* Okonjo-Iweala chosen as 7th head of the WTO
* Former Nigerian minister has a strong record of reform
* Organization based in Geneva without a leader for six months
* Trump has paralyzed some of the functions of the WTO (refoundations show it was chosen, adds WTO delegate)
By Emma Farge, Alexis Akwagyiram and Philip Blenkinsop
GENEVA, Feb.15 (Reuters) – Three months after her rejection by the Trump administration, former Nigerian finance minister Ngozi Okonjo-Iweala on Monday received unanimous support to become the first woman and the first African chief executive of the World organization of commerce. A self-proclaimed ‘underwriter’ with a background in solving seemingly intractable problems, Okonjo-Iweala will have her work cut out for her in the trade body, even with Donald Trump, who threatened to pull the United States out of it. ‘organization. , more at the White House.
As managing director, a position that wields limited formal power, Okonjo-Iweala, 66, will have to negotiate international trade negotiations amid the continuing conflict between the United States and China; respond to pressure to reform trade rules; and against the protectionism accentuated by the COVID-19 pandemic.
In her acceptance speech at the WTO, she said securing a trade deal at the next major ministerial meeting would be a “top priority” and also urged members to reject vaccine nationalism, according to one. delegate participating in the closed meeting.
In the same speech, she described the challenges the body faces as “many and delicate but not insurmountable”.
A 25-year-old veteran of the World Bank, where she oversaw an $ 81 billion portfolio, Okonjo-Iweala clashed with seven other candidates in adopting a belief in the power of trade to lift people out of poverty.
She studied development economics at Harvard after experiencing Nigeria’s civil war as a teenager. She returned to the country in 2003 to serve as finance minister and donors point to her relentless negotiating skills that helped strike a deal to write off billions of dollars in Nigerian debt with the Paris Club of countries creditors in 2005.
“She brings stature, she brings experience, network and a temperament to try to get things done, which in my opinion is most welcome,” said the former head of the WTO. Pascal Lamy at Reuters. “I think she’s a good choice.”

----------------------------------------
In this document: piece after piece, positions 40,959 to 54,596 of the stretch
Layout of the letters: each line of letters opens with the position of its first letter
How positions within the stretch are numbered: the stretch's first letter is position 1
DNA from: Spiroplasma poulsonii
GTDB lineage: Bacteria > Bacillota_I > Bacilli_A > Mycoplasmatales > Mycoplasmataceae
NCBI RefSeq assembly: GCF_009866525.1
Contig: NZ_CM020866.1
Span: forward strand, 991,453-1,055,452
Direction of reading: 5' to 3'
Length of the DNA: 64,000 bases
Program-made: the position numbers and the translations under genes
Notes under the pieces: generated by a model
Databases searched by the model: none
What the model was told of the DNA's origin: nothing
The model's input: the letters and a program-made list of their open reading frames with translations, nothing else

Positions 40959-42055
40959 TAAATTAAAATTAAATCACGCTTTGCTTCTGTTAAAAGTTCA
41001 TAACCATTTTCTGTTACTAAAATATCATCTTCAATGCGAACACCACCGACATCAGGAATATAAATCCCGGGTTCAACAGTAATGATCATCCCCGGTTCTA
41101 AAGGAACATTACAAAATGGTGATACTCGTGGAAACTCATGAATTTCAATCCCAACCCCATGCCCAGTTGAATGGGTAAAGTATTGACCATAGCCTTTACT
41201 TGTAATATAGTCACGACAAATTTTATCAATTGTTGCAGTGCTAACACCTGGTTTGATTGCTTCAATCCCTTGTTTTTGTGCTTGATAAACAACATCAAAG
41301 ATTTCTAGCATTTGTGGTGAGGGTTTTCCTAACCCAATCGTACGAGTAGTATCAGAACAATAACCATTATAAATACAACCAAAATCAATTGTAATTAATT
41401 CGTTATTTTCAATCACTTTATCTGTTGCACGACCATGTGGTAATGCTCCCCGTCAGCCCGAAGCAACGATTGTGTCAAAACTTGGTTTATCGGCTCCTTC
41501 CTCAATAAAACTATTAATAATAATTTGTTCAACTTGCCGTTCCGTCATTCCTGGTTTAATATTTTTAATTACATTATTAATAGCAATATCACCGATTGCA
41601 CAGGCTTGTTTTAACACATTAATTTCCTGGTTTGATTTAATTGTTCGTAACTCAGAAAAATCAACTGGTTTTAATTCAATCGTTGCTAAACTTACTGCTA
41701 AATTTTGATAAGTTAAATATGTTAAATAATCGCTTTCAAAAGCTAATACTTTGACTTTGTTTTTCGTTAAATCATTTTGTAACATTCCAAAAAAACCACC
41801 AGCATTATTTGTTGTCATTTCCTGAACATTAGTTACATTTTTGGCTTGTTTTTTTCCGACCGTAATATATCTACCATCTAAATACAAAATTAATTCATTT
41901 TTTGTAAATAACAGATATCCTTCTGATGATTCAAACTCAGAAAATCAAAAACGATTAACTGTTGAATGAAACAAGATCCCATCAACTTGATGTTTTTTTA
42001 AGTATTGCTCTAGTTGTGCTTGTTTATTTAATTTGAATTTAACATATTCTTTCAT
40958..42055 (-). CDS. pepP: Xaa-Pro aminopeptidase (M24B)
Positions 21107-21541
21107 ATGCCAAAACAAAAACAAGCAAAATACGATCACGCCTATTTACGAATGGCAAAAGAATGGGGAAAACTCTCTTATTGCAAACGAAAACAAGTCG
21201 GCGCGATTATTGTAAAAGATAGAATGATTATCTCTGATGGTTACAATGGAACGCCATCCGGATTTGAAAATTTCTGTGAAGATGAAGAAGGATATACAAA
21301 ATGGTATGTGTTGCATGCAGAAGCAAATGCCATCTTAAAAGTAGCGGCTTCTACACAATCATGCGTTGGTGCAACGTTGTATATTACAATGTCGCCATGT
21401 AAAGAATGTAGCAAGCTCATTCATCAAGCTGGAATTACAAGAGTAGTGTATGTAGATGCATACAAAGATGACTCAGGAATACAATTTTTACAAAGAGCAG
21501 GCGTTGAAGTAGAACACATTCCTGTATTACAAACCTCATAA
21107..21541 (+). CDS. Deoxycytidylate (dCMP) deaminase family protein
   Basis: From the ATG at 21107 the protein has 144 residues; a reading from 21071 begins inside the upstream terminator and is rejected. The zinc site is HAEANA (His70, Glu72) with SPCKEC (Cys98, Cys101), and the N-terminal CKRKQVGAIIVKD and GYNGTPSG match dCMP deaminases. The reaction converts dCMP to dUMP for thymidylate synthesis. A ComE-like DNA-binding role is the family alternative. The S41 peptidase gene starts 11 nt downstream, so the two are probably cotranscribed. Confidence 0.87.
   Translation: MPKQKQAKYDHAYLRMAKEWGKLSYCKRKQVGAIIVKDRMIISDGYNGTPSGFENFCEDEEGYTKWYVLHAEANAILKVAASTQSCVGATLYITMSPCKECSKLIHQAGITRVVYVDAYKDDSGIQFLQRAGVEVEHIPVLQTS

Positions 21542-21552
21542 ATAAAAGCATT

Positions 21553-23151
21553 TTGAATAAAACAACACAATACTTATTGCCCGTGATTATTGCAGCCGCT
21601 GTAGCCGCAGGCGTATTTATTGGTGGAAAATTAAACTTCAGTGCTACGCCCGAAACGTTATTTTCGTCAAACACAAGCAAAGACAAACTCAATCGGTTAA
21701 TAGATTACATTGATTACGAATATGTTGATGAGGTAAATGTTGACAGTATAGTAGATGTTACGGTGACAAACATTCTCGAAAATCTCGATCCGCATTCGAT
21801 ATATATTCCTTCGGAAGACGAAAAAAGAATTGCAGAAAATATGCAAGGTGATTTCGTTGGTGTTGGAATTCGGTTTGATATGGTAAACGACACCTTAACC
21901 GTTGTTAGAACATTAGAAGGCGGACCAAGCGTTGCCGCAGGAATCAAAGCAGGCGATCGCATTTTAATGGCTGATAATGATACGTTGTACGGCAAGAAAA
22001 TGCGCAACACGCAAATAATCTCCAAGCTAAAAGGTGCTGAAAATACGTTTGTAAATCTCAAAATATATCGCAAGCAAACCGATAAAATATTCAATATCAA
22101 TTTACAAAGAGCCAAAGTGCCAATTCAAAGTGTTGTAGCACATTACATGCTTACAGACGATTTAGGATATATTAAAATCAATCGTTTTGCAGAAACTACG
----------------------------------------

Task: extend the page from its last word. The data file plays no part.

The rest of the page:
Key to its success will be its ability to operate at the center of a “US-EU-China triangle,” he said.
The Biden administration’s approval removed the final hurdle to his appointment.
SOFT BUT STRONG
Okonjo-Iweala becomes one of the few women at the head of a large multilateral organization. She is expected to join the WTO’s lakeside headquarters in Geneva in a few weeks, where her portrait will be hung next to other men, mostly white and from rich countries.
Her bright Nigerian prints will certainly stand out among the costumes there where the majority of senior officials are also men, like most of the delegates and ministers who walk her halls.
The Trump administration’s main criticism of her was that she lacked direct business experience compared to her main South Korean rival and even supporters say she will need to get up to speed quickly on the technical details of the trade negotiations. .
She rejected this, claiming that she had a lot of experience in trading and other skills.
“The qualities I have are even better,” she said.
Raised by academics, the mother of four has earned a reputation for hard work and modesty amid the pomp of the Nigerian ruling class, according to acquaintances.
“She’s persistent and stubborn,” said Kingsley Moghalu, a former vice-governor of Nigeria’s central bank who worked with her when she was the country’s first female finance minister.
Even when her elderly mother was kidnapped in the Niger Delta, she refused to back down on a series of oil reforms, one of many incidents that earned her the nickname Okonjo-Wahala, Wahala meaning “trouble” in Nigerian pidgin.
“People recognize that he is not someone who is going to put up with nonsense,” her son Uzodinma Iweala, a writer, told Reuters.
“She’s a very strong woman like a lot of African women. There’s that song ‘Sweet Mother’ and it’s true for her but you also know you don’t meet a Sweet Mother.”
REFORM THE INREFORMABLE
The 26-year-old WTO, which Okonjo-Iweala inherits after a six-month lack of leadership is partially crippled, thanks to the Trump administration blocking appointments to its main appeals body which acts as a global arbitrator of trade disputes.
But even before Trump, negotiators struggled to strike deals that must be reached by consensus, with the United States and other developed WTO members arguing that developing countries, especially China, cannot not cling to exceptions and that the rules must change to reflect China’s economy. growth.
Okonjo-Iweala, World Health Organization special envoy on COVID-19 and, until recently chairman of the board of directors of the global vaccine alliance Gavi, told Reuters that trade’s contribution to public health would be a priority.
The WTO is currently facing a deadlock over a waiver of intellectual property rights for COVID-19 drugs, which many wealthy countries are opposing. The list of things to do will also include fisheries subsidies, the subject of the main multilateral negotiations of the WTO which missed a deadline to be concluded by the end of 2020.
Asked about the challenges, she joked that a book she wrote on mending Nigeria’s broken institutions might well apply to today’s WTO: ‘Reforming the Irreformable’ .
“I feel like I can solve the problems. I’m a famous reformer, not someone who talks about it, ”she said. “I did it”.